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Author: Val Awad, Head of Early Years, Cairo English School, Egypt

As a Head of Early Years in an international school following the EYFS and IPC curriculums it has always been important to ensure that the teaching of the English language is done in the classroom without the help of specialist EAL support. Early years teachers are great physical, visual talkers!

One of the key principles of teaching in the Early Years is that bilingualism has an advantage and that as the first language it has a continuing and significant role in identity, learning and the acquisition of additional languages.

In the Early Years Department of our school, 90% of new students to FS1 and their parents are EAL in the same home language (Arabic) and are taught by a majority of overseas hired teachers who have no prior experience of this home language.

In FS1, where we accommodate children between the ages of 3 and 4 years, it is very important that we acknowledge their home language not just pay lip service to it. We do this by providing bilingual teaching assistant support and encouraging parents to continue to use their home language especially during bedtime stories and everyday life experiences. These children are still in the early stages of cognitive and academic development. Language acquisition goes hand in hand with this development, building on the skills and experiences they encounter within the setting.

The home language should be valued and we do this quite successfully at our school by having Arabic taught in the early years’ classroom as opposed to moving to an Arabic only classroom. Having displays of children’s activities and photos of them working in Arabic lessons displayed prominently in the class and encouraging the Arabic teachers to use a similar form of early years pedagogy has had a very positive impact on children’s English language acquisition. The children see daily the interactions between the English and Arabic teachers; the rapport, respect and camaraderie for each other. The use of our Early Years topics to inform Arabic planning enables children to make connections with their learning. Also using similar approaches to synthetic phonics in both languages and displayed alongside each other. This shows our EAL children that we value them, their culture and their community; the results of which are that children in foundation stage at our school grasp English more confidently and securely and at a quicker pace.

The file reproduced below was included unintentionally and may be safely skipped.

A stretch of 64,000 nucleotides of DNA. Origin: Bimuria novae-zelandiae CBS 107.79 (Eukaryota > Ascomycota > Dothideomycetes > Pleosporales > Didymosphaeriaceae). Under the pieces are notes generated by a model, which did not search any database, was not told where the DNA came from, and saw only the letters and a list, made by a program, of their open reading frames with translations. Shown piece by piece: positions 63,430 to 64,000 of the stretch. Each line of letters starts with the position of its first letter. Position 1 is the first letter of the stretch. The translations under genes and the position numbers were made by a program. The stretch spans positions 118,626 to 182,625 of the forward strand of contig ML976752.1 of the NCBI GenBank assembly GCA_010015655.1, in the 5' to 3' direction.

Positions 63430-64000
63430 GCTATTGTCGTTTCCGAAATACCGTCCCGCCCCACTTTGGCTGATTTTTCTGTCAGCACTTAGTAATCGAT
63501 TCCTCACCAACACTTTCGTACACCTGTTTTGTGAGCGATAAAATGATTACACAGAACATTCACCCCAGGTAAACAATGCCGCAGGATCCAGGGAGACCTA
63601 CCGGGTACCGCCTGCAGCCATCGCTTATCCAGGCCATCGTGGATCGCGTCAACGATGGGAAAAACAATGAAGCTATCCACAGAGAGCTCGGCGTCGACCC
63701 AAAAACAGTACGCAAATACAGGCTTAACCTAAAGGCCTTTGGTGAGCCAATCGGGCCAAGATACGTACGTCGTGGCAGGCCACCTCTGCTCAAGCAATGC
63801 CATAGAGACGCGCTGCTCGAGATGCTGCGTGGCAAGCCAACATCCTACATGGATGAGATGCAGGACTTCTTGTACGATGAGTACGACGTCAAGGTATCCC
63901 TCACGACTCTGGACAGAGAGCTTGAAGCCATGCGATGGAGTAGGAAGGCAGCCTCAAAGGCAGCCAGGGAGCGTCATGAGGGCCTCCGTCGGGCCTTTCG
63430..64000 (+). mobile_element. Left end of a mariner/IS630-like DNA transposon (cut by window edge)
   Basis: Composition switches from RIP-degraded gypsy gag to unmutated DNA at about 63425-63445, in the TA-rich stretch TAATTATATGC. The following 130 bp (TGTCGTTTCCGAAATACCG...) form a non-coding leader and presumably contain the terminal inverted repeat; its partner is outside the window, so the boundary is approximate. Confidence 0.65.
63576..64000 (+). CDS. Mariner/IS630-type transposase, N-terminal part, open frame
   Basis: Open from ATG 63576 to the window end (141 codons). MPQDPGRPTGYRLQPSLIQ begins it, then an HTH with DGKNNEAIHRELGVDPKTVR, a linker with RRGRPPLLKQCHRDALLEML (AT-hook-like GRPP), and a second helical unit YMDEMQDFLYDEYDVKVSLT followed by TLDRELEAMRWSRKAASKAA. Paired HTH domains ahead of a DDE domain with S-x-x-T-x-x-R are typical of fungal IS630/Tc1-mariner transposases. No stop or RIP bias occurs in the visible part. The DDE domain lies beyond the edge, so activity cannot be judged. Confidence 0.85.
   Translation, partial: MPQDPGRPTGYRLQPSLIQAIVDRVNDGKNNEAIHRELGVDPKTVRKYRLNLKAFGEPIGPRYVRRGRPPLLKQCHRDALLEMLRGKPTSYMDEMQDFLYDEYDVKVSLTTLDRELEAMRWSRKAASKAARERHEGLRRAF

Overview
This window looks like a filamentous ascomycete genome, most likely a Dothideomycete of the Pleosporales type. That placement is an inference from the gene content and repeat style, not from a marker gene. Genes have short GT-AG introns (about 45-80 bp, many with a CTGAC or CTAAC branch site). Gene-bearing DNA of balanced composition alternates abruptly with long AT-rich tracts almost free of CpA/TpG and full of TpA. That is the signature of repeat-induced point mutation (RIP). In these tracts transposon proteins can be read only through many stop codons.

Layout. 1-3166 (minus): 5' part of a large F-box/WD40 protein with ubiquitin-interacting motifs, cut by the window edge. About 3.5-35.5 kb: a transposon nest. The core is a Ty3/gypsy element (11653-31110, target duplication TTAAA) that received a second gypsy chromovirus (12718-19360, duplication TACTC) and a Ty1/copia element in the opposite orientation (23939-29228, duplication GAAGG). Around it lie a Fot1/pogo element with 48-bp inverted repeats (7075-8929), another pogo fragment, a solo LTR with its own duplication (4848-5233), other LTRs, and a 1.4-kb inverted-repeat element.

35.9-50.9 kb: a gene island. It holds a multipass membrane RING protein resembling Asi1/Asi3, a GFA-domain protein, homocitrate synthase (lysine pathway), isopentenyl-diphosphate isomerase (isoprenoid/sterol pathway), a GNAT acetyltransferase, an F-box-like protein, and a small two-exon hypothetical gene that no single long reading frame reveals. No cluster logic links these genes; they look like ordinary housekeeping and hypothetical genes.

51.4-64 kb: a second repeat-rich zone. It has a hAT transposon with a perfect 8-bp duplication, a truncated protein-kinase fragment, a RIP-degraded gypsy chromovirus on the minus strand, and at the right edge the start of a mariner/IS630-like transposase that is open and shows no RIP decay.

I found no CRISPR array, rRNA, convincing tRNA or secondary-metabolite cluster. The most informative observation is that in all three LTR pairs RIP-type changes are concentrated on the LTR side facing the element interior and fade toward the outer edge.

Tools to support this development:

  • Circle Time and small group activities
  • Visual stimulation
  • Props and artifacts
  • Choral assemblies
  • Rhyme and repetition as in songs and stories
  • Real life experience and connections
  • A secure and non-confrontational environment
  • Daily interactive language practice
  • Home/school connections
  • Shared Home language/English assemblies and award ceremonies
  • Home language displays not just translated labels on objects

If you are interested in working at an international school check out Teacher Horizons - a site full of helpful information!

Further learning - Blog

Created: Wed 2nd Nov 2016

An additional adult can be very effective in supporting teachers with EAL learners in the classroom. An additional adult may be a teaching assistant, learning support assistant or just a regular volunteer. They can significantly enhance support for learner motivation, confidence and self-esteem (Wilson et al, 2003). If you are a classroom teacher, you may be observed on how best to deploy your additional adults against your school standards.

hands writing at a desk
Created: Wed 7th Feb 2024

I will never forget the ‘feelings’ I experienced during my EAL teacher training, when I sat in a class with a tutor who entered the room with a basket of goodies and greeted us in Swedish. My immediate reaction was one of confusion, which then led to frustration and finally a sense of hopelessness, before I even realised that I was actually expected to experience learning some Swedish without a single word of English allowed in the classroom.

Created: Fri 7th Jul 2017

Although Inclusion is a central theme of UK policy, there are limited directives on EAL provision in mainstream classes (Costley 2014) This can have implications for international environments too, which model their practice on the UK or have UK trained teachers. Policy has significant implications for teachers who may be underprepared to support EAL pupils.